Still, Scott Paul, president of the Alliance for American Manufacturing ― an advocacy group funded by steel companies and the United Steelworkers union ― said Obama’s symbolic focus on manufacturing deserves praise. Obama called low-skill factory jobs a relic, but Paul liked that the president did such things as holding a rally at a truck plant in 2013 and bringing a smattering of trade-enforcement cases against countries in the World Trade Organization.
“Obama’s approach was nuanced,” Paul said in an interview. “He very much viewed manufacturing as a special sector for various reasons.”
Like Obama, Trump has held up manufacturing as a symbol of lost greatness, but he has not been nuanced. Instead of saying the loss of some manufacturing jobs is inevitable and that workers must adapt, Trump said the opposite. Instead of praising specific companies for insourcing, he has attacked them for outsourcing.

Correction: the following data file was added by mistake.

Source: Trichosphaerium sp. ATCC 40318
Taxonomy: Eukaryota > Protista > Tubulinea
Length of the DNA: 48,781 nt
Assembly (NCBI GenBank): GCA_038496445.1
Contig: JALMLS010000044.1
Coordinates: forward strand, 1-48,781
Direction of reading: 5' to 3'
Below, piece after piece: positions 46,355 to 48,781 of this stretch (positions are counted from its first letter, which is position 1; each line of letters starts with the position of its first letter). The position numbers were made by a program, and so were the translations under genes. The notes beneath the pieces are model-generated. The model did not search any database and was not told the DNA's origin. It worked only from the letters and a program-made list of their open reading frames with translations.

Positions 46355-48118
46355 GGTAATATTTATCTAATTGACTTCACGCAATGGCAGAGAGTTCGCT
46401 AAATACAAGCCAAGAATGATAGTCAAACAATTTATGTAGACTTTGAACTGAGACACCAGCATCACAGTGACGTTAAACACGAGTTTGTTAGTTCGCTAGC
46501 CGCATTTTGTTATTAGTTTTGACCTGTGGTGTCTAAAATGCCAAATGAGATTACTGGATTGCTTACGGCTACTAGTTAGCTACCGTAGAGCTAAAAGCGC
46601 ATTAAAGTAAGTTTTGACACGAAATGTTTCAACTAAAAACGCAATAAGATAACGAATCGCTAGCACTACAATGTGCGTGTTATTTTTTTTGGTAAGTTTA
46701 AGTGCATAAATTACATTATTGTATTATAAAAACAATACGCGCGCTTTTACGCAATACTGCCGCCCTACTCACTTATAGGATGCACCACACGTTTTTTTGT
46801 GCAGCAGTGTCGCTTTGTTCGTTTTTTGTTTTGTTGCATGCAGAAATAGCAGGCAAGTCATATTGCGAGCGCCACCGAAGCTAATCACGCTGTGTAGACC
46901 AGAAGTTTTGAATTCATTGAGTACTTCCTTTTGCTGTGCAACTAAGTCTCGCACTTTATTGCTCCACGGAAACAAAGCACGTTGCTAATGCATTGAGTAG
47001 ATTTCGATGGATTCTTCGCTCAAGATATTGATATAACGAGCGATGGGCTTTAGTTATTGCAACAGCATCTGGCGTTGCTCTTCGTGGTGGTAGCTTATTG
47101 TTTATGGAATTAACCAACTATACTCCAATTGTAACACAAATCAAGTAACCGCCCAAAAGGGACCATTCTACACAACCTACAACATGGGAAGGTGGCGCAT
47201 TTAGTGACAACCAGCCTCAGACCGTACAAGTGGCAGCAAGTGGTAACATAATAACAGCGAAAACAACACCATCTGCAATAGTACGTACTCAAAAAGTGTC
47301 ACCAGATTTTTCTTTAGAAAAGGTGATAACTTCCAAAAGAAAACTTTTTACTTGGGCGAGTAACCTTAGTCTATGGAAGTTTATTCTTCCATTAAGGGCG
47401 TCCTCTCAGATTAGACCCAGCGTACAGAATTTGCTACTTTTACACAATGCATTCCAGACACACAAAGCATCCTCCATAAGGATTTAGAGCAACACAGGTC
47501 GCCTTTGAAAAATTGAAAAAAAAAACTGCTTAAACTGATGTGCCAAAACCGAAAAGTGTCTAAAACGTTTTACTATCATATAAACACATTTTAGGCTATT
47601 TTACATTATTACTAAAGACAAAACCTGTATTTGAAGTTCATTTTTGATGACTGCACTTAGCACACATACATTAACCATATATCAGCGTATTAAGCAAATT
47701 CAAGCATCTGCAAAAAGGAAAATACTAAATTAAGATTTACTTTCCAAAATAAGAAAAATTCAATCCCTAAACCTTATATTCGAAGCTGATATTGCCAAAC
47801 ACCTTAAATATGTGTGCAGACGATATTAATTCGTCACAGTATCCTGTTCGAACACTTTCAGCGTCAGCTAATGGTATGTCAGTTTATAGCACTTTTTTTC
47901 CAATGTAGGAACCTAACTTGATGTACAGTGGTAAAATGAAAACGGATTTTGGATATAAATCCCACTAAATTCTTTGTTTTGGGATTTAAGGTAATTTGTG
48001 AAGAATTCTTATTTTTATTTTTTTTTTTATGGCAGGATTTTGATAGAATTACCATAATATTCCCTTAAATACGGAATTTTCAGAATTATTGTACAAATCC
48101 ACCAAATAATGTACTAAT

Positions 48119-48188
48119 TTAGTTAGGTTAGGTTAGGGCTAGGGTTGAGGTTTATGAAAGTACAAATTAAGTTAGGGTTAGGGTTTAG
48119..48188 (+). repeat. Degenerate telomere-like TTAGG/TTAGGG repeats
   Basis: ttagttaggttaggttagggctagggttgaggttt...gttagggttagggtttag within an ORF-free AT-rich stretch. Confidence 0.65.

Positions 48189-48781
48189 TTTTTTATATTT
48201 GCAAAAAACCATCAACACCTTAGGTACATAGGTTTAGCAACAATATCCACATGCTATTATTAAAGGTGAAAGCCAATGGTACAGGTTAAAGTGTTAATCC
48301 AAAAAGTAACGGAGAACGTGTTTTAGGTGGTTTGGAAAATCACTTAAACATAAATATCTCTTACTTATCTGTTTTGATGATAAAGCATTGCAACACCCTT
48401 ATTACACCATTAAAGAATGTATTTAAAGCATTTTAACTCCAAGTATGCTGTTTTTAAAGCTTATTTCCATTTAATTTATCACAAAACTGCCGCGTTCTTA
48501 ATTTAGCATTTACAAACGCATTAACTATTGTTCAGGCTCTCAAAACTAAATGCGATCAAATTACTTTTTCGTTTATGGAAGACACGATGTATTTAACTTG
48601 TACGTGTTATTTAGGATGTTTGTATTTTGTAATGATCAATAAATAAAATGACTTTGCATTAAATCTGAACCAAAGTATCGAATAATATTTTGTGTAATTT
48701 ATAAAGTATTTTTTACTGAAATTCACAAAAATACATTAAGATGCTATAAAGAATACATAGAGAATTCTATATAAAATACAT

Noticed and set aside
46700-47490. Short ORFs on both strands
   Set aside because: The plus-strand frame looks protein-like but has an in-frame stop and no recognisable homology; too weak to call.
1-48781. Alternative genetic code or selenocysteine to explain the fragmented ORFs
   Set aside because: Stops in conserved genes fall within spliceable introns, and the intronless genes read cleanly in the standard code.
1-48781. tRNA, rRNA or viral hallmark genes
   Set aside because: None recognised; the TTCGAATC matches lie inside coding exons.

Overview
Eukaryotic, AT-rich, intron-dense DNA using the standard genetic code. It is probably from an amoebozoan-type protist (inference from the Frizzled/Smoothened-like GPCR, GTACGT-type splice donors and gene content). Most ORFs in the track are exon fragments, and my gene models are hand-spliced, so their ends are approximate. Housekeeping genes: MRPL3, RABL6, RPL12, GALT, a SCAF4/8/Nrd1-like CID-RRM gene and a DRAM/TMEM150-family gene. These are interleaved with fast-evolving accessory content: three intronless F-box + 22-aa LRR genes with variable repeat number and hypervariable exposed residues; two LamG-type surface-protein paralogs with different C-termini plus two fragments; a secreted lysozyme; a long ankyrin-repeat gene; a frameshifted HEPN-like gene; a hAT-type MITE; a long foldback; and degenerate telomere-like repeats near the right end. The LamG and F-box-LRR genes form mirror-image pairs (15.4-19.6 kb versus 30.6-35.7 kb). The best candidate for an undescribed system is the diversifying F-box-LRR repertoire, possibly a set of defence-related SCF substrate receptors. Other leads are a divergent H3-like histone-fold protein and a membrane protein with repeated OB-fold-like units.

“We’re going to bring our manufacturing back,” Trump said in July, singling out the heating-and-air-conditioning manufacturer Carrier. “We’re not going to let Carrier come in, make air conditioners in Mexico and sell them to us across a very strong border.”
Obama mocked Trump’s hectoring of Carrier and claims that he could stop the company from closing an Indianapolis furnace factory that employs 1,400 workers.
“He just says, ‘Well, I’m going to negotiate a better deal,’” Obama said in June. “How exactly are you going to negotiate that? What magic wand do you have?”